Húsavík is a small, likeable town of 2500 inhabitants hunkered below Húsavíkurfjall on a rare dip in the coastline, the blue-green bay out front patched by cloud shadows and a couple of islands. The ninth-century Swedish rover Garðar Svavarsson wintered here while making the first recorded circumnavigation of Iceland; the shelters he built gave Húsavík (House Bay) its name. It’s also said that two of his slaves decamped during his stay and established a farm, though later historians – looking for nobler lineages than this – tend to overlook the possibility that they were the mainland’s first permanent residents.
The area’s economy focused on sheep farming until hit by the nationwide depression of the late nineteenth century – caused in part by the 1875 eruption of Viti in Askja – when many switched to fishing or emigrated to Canada or the US. Nowadays, Húsavík has become Iceland’s premier centre for whale watching; the town is now so dependent on this summer income that Húsavík led criticism within Iceland of the government’s decision to resume commercial whaling in late 2006.
The whale-watching industry in Húsavík started after whalers hit by a 1989 moratorium realized that there was still good money to be made by taking tourists out to find the creatures. Despite the resumption of commercial whaling in 2006, whale stocks off Húsavík remain high, and the chances of seeing some are good. Dolphins, porpoises and medium-sized minke whales are encountered most frequently, with much larger humpback whales runners-up; these are identified by lengthy flippers and their habit of “breaching” – making spectacular, crashing leaps out of the water. Similar-looking fin whales are the next most likely candidates, with rarer sightings of colossal blue whales, orca and square-headed sperm whales (for some reason, only males of the last species are seen in Iceland’s waters).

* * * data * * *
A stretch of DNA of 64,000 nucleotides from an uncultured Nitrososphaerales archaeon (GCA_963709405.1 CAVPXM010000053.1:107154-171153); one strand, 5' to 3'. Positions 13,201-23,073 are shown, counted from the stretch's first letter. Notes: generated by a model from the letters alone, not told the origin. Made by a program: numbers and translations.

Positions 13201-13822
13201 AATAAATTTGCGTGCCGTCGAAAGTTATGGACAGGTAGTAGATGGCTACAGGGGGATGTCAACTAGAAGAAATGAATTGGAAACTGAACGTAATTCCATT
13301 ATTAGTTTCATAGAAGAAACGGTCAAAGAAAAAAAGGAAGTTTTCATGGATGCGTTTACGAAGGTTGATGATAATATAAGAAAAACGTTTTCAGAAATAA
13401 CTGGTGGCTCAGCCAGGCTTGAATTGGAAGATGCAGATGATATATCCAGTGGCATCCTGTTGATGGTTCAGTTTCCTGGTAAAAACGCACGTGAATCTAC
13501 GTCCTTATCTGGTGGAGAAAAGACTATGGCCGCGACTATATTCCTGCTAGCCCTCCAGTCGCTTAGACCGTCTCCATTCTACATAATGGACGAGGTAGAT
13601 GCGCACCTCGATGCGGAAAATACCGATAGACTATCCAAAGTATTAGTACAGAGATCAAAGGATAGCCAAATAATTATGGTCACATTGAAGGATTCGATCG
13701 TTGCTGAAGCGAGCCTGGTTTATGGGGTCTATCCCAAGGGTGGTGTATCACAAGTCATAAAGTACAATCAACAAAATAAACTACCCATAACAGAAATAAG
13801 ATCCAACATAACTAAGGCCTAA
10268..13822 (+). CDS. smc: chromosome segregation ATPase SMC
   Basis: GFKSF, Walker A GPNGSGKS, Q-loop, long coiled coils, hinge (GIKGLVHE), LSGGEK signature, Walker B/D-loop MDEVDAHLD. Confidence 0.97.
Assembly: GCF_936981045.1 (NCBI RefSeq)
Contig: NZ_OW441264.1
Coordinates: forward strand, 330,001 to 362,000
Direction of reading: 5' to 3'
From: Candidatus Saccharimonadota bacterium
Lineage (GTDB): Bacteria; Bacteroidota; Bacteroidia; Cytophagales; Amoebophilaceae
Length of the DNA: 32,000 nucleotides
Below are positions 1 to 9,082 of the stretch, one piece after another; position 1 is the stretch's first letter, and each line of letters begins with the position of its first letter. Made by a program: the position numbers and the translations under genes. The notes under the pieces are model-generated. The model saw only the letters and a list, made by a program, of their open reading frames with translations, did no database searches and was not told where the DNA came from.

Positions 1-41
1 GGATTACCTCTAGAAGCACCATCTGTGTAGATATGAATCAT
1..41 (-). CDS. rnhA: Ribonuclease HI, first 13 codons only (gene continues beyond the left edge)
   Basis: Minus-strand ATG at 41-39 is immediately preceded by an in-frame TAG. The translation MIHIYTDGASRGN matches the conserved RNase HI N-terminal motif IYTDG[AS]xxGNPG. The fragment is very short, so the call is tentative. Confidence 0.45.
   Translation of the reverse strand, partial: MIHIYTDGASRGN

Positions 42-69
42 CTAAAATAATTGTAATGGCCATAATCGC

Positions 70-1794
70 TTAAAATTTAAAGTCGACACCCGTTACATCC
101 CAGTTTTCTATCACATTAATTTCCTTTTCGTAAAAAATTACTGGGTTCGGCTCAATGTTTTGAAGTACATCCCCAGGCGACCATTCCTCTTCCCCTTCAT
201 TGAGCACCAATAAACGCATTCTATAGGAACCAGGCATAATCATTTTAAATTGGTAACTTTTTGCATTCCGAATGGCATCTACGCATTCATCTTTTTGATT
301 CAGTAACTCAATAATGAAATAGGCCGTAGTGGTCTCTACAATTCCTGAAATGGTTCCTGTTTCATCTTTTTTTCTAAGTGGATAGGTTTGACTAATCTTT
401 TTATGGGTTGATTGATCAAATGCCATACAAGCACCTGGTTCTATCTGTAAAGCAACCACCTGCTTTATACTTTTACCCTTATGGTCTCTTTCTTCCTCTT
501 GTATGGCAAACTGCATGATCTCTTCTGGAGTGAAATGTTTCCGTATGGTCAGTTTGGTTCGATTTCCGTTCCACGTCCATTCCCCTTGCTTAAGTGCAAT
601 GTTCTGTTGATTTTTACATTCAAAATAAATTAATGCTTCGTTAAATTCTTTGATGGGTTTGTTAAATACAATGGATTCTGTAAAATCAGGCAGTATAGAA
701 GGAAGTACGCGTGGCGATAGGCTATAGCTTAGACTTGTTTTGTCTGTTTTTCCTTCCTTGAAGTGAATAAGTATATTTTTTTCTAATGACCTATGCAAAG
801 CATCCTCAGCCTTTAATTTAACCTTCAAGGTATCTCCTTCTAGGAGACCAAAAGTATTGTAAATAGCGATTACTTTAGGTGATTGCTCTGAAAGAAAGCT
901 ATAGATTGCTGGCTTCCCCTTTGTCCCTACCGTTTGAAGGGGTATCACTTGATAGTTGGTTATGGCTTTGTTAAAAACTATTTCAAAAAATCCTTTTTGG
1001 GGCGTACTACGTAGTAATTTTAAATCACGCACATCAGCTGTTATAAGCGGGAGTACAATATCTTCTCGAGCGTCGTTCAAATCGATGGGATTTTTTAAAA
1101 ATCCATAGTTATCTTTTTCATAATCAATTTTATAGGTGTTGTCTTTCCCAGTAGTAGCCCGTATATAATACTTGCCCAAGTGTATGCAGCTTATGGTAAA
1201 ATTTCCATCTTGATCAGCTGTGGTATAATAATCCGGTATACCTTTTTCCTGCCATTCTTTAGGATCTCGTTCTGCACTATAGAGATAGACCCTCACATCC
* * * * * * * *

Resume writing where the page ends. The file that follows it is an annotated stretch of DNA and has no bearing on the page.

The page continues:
Cruises generally head directly across the bay from Húsavík – this can be rough in a northerly wind – where you’ll come across puffins and other seabirds fishing; the whales obviously move around a lot but boat crews are expert at locating them. Most of the time you’ll see little more than an animal’s back, fluke or tail breaking the surface in the middle distance, and perhaps jets of water vapour as they breathe; if you’re lucky, whales swim right under the boats, lie on their sides looking up at you, or breach. And you might, of course, see nothing at all.
Whale-watching trips run at least daily from May until September, and cost about 10,500kr for three hours, or 18,990kr including puffin-watching around Lundey. Húsavík’s operators include Gentle Giants, North Sailing and Salka; ticket booths are at the top of the harbour and it’s best to buy in advance. There’s little to choose between the operators: all use wooden whaling ships seating around forty people – North Sailing’s rigged sailship is the most attractive, while Salka are marginally the cheapest – and provide essential full waterproof gear, hot drinks and biscuits; bring binoculars and plenty of warm clothing. Alternatively, try a two-hour spin in a speedy rib inflatable with Húsavík Adventures; you cover far more area, but are lower to the water so don’t get quite such good views.
Top image: Husavik with traditional colorful houses and traditional fisherman boats lying in the harbor in golden evening light at sunset, northern coast of Iceland ©canadastock/Shutterstock